38. Norden AJ, Lipscomb RW, Carver WA (1969) Registration of ‘Florunner’ peanuts. Crop Sci 9:850Google Scholar
  39. O’Byrne DJ, Knauft DA, Shireman RB (1997) Low fat monounsaturated rich diets containing high-oleic peanuts improve serum lipoprotein profiles. Lipids 32:687–695CrossRefPubMedGoogle Scholar
  40. Pandey MS et al. (2014) Identification of QTLs associated with oil content and mapping FAD2 genes and their relative contribution to oil quality in peanut (Arachis hypogaea L. BMC Genet 15:–133Google Scholar
  41. Percival AE, Wendel JF, Stewert JM (1999) Taxonomy and germplasm resources. In: Smith CW, Cothren JT (eds) Cotton: Origin, history, technology, and production. John Wiley & Sons, New York, pp. 33–63Google Scholar
  42. Ramos MJ et al. (2009) Influence of fatty acid composition of raw materials on biodiesel properties. Bioresource Tech 100:261–268CrossRefGoogle Scholar
  43. Ros E, Mataix J (2006) Fatty acid composition of nuts – implications for cardiovascular health. British. J Nutr 96:S29–S35CrossRefGoogle Scholar
  44. Saha S, Enugutti B, Rajakumari S, Rajasekharan R (2006) Cytosolic triacylglycerol biosynthetic pathway in oilseeds. Molecular cloning and expression of peanut cytosolic diacylglycerol acyltransferace. Plant Physiol 141:1533–1543CrossRefPubMedPubMedCentralGoogle Scholar
  45. Sarvamangala C, Gowda MVC, Varshney RK (2011) Identification of quantitative trait loci for protein content, oil content and oil quality in groundnut (Arachis hypogaea L. Field Crops Res 122:49–59CrossRefGoogle Scholar
  46. Schuelke M (2000) An economic method for the fluorescent labeling of PCR fragments. Nature Biotech 18:233–234CrossRefGoogle Scholar
  47. Selvaraj MG et al. (2009) Identification of QTLs for pod and kernel traits in cultivated peanut by bulked segregant analysis. Electronic J. Of. Biotech 12. doi: 10.2225/vol12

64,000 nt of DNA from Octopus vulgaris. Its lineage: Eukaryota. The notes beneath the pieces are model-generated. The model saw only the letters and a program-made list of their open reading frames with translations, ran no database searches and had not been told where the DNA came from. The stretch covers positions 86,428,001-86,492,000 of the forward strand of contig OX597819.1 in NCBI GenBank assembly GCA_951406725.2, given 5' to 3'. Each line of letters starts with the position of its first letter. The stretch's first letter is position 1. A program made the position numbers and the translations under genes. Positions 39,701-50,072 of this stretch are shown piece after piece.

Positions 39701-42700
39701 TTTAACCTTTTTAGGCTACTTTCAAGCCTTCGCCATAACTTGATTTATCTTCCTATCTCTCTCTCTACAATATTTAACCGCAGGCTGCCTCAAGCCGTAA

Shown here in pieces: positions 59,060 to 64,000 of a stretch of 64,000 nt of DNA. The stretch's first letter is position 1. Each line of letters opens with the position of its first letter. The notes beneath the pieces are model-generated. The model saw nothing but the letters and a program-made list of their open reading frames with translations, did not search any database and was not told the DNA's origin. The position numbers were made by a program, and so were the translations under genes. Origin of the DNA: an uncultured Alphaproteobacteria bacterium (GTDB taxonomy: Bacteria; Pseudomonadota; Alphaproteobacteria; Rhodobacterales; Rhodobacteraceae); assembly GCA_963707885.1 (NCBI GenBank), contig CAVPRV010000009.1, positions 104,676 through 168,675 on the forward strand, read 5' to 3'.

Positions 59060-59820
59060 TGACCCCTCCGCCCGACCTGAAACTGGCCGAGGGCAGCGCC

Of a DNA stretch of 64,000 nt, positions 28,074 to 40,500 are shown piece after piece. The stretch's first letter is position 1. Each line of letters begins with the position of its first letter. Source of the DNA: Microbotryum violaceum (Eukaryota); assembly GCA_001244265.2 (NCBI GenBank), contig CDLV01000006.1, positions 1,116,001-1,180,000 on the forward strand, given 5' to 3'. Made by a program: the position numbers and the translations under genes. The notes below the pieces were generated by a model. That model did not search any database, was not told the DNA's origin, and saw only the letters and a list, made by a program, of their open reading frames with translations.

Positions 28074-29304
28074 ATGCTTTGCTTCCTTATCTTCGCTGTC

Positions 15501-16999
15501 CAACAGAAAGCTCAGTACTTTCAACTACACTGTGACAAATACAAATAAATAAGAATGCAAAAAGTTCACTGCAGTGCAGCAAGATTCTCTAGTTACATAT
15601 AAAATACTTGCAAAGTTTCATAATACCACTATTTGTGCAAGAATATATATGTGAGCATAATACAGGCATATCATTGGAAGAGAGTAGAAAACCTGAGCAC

48. Shen B, Sinkevicius KW, Selinger DA, Tarczynski MC (2006) The homeobox gene GLABRA2 affects seed oil content in Arabidopsis. Plant Mol Biol 60:377–387CrossRefPubMedGoogle Scholar
  49. Shi L et al. (2012) Arabidopsis glabra2 mutant seeds deficient in mucilage biosynthesis produce more oil. Plant J 69:37–46CrossRefPubMedGoogle Scholar
  50. Simpson CE (1991) Pathways for introgression of pest resistance into Arachis hypogaea L. Peanut Sci. 18:22–26CrossRefGoogle Scholar
  51. Simpson CE, Starr JL (2001) Registration of ‘COAN’ peanut. Crop Sci 41:918Google Scholar
  52. Simpson CE et al. (1993) Registration of ‘TxAG-6’ and ‘TxAG-7’ peanut germplasm. Crop Sci 33:–1418Google Scholar
  53. Tanksley SD, Nelson JC (1996) Advanced backcross QTL analysis: a method for the transfer of valuable QTLs from unadapted germplasm into elite breeding lines. Theor Appl Genet 92:191–203CrossRefPubMedGoogle Scholar
  54. Tian F et al. (2006) Construction of introgression lines carrying wild rice (Oryza rufipogon Griff.) segments in cultivated rice (O. sativa L.) background and characterization of introgressed segments associated with yield-related traits. Theor. Appl. Genet 112:570–580Google Scholar
  55. Vassiliou EK et al. (2009) Oleic acid and peanut oil high in oleic acid reverse the inhibitory effect of insulin production of the inflammatory cytokine TNF-alpha both in vitro and in vivo systems. Lipids Health Dis 8:–25Google Scholar
  56. Wang ML et al. (2015) Genetic mapping of QTLs controlling fatty acids provided insights into genetic control of fatty acid synthesis pathway in peanut (Arachis hypogaea L.). Plos One. doi: 10.1371/journal.pone.0119454 Google Scholar
  57. Wilson JN et al. (2013a) Generation means analysis of fatty acid composition in peanut. J. Crop Improv 27:430–443CrossRefGoogle Scholar
  58. Wilson JN et al. (2013b) Diallel analysis of oil production components in peanut (Arachis hypogaea L.). Int J Agro. doi: 10.1155/2013/975701 Google Scholar
  59. Wilson JN et al. (2013c) Generation means analysis of oil concentration in peanut. J. Crop Improv 27:85–95CrossRefGoogle Scholar
  60. Xiang L, Etxeberria E, Van den Ende W (2013) Vacuolar protein sorting mechanisms in plants. FEBS J 280:979–993. doi: 10.1111/febs.12092 CrossRefPubMedGoogle Scholar
  61. Zheng P et al. (2008) A phenylalanine in DGAT is key determinant of oil content and composition in maize. Nat Genet 40:367–372CrossRefPubMedGoogle Scholar

Copyright information

© Springer Science+Business Media New York 2016

Authors and Affiliations

  • Jeffrey N. Wilson
    • 1
  • Ratan Chopra
    • 2
  • Michael R. Baring
    • 1
  • Michael Gomez Selvaraj
    • 2
  • Charles E. Simpson
    • 3
  • Jennifer Chagoya
    • 2
  • Mark D. Burow
    • 2
    • 4
  1. 1.Texas A&M AgriLife ResearchCollege StationUSA
  2. 2.Department of Plant and Soil ScienceTexas Tech UniversityLubbockUSA
  3. 3.Texas A&M AgriLife ResearchStephenvilleUSA
  4. 4.Texas A&M AgriLife ResearchLubbockUSA

Personalised recommendations